US President Donald Trump has turned on his deputy, accusing him of lacking courage after Mike Pence said he would not intervene in the election result.
In a tweet, the president wrote: “Mike Pence didn’t have the courage to do what should have been done to protect our Country and our Constitution, giving States a chance to certify a corrected set of facts, not the fraudulent or inaccurate ones which they were asked to previously certify. USA demands the truth!”
Earlier, Mr Trump repeated his claim that the election was stolen from him and called on Mr Pence to “do the right thing” and block the formal confirmation of Joe Biden’s presidential win.
But shortly afterwards, the vice president released a letter confirming he did not have such powers and did not believe those powers should be afforded to anyone in his role.
The president’s tweet came as thousands of protesters swarmed around the Capitol building, with some reports of demonstrators breaching security and entering the building.
Washington DC’s mayor has since ordered a curfew in the city.
Both the House of Representatives and the Senate have been suspended following the unrest.
Shortly after his criticism of Mr Pence was posted and people stormed the Capitol building, the outgoing president sent a second tweet asking his supporters to support law enforcement.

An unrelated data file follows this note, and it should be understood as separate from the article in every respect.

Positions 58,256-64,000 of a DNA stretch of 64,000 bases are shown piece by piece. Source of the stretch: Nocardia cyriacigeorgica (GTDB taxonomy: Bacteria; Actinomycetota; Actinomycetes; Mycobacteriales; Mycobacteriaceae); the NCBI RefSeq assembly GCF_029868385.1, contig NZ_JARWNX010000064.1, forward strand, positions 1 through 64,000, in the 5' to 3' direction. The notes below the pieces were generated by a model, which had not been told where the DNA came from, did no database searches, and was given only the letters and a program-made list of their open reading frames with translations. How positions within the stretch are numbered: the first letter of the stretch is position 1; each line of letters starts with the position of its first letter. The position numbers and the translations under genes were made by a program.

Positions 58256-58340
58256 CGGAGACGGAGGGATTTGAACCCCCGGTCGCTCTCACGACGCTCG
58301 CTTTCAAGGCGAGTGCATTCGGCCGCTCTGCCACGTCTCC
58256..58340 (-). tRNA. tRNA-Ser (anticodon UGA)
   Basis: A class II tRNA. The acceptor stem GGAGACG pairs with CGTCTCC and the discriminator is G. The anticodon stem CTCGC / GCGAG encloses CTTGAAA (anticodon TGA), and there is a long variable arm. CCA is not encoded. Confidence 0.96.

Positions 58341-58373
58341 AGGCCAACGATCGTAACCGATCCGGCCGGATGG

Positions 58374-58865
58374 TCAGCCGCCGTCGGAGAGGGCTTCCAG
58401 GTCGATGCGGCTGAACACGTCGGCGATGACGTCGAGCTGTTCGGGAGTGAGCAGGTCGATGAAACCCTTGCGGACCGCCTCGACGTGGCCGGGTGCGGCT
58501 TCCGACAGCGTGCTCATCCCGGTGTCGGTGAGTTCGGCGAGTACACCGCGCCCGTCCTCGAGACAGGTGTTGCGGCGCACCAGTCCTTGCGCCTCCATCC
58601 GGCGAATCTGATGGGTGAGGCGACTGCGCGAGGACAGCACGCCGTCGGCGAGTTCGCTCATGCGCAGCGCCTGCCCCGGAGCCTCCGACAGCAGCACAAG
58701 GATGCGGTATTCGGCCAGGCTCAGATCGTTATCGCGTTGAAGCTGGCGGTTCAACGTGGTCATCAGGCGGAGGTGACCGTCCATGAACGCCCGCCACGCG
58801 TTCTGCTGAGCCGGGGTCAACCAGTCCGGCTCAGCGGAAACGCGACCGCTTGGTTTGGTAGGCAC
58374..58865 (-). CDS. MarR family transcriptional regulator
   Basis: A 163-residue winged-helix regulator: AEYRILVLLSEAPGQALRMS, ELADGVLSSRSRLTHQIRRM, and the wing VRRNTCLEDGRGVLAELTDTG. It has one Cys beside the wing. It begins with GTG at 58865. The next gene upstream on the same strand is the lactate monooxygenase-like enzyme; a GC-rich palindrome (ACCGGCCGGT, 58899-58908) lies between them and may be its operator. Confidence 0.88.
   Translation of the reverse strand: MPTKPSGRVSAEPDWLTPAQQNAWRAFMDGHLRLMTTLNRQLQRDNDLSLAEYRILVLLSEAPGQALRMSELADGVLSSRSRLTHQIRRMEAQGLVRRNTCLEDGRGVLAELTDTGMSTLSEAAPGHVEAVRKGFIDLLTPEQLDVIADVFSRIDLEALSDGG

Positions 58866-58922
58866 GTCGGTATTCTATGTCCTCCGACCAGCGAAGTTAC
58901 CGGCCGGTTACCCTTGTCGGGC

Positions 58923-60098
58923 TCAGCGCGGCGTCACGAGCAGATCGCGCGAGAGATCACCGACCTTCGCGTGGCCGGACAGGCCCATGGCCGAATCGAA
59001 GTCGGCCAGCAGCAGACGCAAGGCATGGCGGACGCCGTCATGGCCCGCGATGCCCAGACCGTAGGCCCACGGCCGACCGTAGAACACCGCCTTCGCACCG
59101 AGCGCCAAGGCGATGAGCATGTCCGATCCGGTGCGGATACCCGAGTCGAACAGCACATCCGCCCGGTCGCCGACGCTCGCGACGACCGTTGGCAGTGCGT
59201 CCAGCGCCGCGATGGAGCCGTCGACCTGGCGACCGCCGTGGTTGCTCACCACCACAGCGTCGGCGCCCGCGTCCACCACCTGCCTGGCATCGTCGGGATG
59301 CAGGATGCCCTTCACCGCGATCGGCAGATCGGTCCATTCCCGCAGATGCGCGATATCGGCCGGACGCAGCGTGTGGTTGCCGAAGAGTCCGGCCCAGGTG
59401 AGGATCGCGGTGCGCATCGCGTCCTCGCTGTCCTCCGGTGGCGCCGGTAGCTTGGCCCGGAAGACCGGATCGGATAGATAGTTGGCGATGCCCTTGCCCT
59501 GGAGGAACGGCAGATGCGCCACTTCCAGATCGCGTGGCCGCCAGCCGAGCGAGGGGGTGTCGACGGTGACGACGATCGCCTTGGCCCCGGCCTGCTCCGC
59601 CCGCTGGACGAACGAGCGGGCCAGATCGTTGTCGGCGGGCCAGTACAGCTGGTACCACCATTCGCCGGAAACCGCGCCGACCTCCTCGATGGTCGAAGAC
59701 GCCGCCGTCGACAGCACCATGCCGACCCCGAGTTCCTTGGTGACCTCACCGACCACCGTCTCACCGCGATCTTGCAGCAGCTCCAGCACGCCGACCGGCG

The post said: “Please support our Capitol Police and Law Enforcement. They are truly on the side of our Country. Stay peaceful!”
Mr Trump sent a further tweet shortly after, repeating his call for peace.
“I am asking for everyone at the U.S. Capitol to remain peaceful. No violence! Remember, WE are the Party of Law & Order – respect the Law and our great men and women in Blue. Thank you!” he wrote.
Congress had been affirming Joe Biden’s win in the 2020 US general election. There was opposition from parts of the Republican Party, but it was expected for proceedings to conclude with a confirmation of the result.
In his letter to President Trump, Mike Pence highlighted his oath to God when taking office.
He said: “Four years ago, surrounded by my family, I took an oath to support and defend the Constitution, which ended with the words, ‘so help me God.’
“Today I want to assure the American people that I will keep the oath I made to them and I will keep the oath I made to Almighty God.
“When the Joint Session of Congress convenes today, I will do my duty to see to it that we open the certificates of the Electors of the several states, we hear objections raised by Senators and Representative, and we count the votes of the Electoral College for President and Vice President in a manner consistent with our Constitution, laws and history.
“So help me God.”
He added: “It is my considered judgement that my oath to support and defend the Constitution constrains me from claiming unilateral authority to determine which electoral votes should be counted and which should not.”